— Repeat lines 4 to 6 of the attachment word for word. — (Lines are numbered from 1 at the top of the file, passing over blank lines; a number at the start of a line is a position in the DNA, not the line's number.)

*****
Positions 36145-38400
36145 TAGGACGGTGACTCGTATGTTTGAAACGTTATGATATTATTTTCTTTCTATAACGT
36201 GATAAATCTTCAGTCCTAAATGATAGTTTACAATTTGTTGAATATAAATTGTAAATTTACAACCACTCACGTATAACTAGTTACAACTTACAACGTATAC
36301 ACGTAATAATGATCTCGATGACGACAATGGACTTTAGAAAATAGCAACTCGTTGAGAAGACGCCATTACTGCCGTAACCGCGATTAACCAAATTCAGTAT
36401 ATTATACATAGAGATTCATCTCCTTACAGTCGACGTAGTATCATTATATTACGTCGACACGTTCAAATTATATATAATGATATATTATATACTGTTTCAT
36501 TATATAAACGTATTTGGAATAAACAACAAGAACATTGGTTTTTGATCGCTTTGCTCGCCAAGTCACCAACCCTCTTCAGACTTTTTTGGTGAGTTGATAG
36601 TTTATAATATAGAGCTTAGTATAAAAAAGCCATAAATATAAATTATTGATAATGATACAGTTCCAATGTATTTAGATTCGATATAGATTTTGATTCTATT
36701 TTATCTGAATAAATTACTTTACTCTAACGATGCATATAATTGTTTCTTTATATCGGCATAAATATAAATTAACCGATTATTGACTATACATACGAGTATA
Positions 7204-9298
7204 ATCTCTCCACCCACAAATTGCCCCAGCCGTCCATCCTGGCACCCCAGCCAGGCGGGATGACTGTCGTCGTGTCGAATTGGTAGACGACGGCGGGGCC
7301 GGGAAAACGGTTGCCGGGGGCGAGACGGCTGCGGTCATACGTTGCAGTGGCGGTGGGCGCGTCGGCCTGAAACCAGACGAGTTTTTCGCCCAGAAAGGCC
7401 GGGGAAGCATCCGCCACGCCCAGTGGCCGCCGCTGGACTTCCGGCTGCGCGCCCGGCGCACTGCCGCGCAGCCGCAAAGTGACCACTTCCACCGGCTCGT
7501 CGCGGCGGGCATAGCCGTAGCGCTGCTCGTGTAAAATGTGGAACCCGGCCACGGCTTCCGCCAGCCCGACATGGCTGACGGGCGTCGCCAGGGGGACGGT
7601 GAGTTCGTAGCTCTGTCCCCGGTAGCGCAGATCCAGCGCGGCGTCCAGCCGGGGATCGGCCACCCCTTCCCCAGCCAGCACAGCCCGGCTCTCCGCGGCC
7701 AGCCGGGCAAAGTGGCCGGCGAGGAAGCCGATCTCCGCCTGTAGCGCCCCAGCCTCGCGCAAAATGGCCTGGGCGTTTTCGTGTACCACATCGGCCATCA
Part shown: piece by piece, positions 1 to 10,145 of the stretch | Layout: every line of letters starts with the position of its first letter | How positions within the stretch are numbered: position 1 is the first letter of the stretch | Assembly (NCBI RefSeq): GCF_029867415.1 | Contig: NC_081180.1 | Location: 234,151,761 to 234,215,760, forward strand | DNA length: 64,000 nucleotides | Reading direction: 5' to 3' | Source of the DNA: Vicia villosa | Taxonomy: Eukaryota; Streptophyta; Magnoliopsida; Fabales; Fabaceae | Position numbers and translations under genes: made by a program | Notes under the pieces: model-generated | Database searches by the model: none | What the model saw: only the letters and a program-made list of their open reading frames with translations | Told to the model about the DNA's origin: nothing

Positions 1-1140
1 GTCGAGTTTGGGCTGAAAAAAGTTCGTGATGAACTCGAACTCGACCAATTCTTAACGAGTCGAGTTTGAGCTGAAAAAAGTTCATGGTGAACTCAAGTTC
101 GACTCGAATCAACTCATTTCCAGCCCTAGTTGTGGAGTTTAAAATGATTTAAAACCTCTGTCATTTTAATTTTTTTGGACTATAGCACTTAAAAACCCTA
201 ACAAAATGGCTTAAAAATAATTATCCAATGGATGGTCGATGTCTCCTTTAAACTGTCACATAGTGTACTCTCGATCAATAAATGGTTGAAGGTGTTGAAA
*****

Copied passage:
36301 ACGTAATAATGATCTCGATGACGACAATGGACTTTAGAAAATAGCAACTCGTTGAGAAGACGCCATTACTGCCGTAACCGCGATTAACCAAATTCAGTAT
36401 ATTATACATAGAGATTCATCTCCTTACAGTCGACGTAGTATCATTATATTACGTCGACACGTTCAAATTATATATAATGATATATTATATACTGTTTCAT
36501 TATATAAACGTATTTGGAATAAACAACAAGAACATTGGTTTTTGATCGCTTTGCTCGCCAAGTCACCAACCCTCTTCAGACTTTTTTGGTGAGTTGATAG